As a youngster, Adama Jawo aspired to become a footballer and play for The Gambia. Growing up in Bakau where she was born, she’d often play football with her twin sister in their neighbourhood. To fast-forward the story, she joined the Red Scorpions, a popular first division female team in 2011 and rose through the ranks to become the team’s vice captain.
Though playing for the Red Scorpions was in itself a success, Adama’s ultimate ambition was to get into the national squad. The more she pushed her way to national stardom in order to be called to the national squad, the more she contemplated giving up. In 2013, she finally gave up after feeling the opportunities and luck available to her weren’t good enough to propel to the national squad. She was disappointed that she had to quit football altogether. But instead of beating herself up about a shattered dream, she turned her attention to football refereeing.
An opportunity presented itself when Adama participated in a local referees’ programme in 2014 and came out with good grades after the final test.
“That was the beginning of my refereeing career,” she tells The Chronicle. “I remember a few participants were dropped during the test, but I persisted to be among the best.”
After almost a whole year of hard work and extensive learning, Adama started officiating football matches in the men’s second division league and women’s top tier in late 2015. “I started as a central referee but now I am playing more role of an assistant referee,” she says. “My first game was a nawettan qualifying match at Serekunda West. It was an exciting experience. Since that day, I have been trusted as an assistant referee for so many matches in the 2nd division.”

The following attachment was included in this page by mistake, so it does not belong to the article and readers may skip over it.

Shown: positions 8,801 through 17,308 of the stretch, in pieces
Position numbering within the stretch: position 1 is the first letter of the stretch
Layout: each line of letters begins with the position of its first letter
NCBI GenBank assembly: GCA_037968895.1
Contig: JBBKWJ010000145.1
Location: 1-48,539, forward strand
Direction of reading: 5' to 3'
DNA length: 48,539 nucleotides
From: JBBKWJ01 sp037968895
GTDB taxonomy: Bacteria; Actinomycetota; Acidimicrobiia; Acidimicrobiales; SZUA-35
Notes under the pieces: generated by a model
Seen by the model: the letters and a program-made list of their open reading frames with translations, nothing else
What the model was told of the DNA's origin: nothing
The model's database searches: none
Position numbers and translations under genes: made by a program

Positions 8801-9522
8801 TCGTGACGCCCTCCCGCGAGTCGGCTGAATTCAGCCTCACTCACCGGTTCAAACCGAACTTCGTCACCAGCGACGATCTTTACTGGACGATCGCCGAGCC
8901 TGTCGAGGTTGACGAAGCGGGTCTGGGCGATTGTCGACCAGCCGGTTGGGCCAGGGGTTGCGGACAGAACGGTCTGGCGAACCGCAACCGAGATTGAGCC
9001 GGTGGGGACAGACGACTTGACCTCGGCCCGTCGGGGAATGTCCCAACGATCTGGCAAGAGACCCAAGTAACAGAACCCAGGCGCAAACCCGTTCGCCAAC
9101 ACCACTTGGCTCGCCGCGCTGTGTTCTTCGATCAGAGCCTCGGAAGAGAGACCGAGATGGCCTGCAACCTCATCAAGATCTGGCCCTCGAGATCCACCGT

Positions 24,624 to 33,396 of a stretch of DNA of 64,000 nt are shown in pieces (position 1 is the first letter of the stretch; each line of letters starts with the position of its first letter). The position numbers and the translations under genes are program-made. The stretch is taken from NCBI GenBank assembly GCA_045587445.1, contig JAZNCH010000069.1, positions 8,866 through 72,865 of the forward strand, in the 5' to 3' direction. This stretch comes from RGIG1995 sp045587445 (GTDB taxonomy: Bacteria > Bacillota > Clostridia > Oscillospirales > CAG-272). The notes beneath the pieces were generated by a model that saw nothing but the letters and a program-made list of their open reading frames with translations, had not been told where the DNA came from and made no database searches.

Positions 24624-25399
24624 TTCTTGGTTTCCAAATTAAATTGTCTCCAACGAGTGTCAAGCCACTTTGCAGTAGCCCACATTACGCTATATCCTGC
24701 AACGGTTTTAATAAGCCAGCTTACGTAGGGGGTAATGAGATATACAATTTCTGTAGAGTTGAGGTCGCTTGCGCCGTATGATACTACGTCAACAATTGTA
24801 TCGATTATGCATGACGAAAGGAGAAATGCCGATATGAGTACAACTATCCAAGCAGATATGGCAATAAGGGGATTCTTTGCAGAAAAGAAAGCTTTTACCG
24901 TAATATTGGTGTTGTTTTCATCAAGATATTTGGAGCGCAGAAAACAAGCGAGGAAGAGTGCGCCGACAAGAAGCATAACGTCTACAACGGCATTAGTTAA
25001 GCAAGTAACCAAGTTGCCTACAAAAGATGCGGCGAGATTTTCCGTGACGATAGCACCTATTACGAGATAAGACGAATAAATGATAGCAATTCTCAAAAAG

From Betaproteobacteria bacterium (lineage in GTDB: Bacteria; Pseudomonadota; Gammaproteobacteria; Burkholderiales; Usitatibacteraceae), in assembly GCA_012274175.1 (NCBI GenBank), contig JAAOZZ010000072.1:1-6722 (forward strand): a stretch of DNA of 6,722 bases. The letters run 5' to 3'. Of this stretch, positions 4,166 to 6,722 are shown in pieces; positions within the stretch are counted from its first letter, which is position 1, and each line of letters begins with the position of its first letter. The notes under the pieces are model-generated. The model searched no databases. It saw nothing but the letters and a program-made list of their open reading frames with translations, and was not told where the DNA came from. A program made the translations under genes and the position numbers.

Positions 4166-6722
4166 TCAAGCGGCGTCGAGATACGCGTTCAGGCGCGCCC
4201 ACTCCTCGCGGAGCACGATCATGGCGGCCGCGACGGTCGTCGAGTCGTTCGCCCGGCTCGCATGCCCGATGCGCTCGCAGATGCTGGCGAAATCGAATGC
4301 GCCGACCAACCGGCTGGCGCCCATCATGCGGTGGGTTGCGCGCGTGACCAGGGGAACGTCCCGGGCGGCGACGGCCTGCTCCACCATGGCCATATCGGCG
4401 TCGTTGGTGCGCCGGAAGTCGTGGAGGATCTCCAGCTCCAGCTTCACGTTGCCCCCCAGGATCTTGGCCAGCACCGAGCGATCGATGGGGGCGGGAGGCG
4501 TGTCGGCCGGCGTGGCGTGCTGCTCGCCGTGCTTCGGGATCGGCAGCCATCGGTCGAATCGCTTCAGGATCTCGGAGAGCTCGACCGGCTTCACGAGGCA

Adama, 23, has now set her sights on bagging a FIFA badge.
“I have gained a lot of experience and I am learning by the day. My dream is to be a FIFA referee and to officiate World Cup and African Cup of Nations matches.”
Haruna Cham, a member of The Gambia Referees Committee is full of praises for Adama. “She is improving by the day,” he says. “She’s a capable young woman. All she needs is to focus and not get distracted. We have a lot of confidence in her,” Cham tells The Chronicle.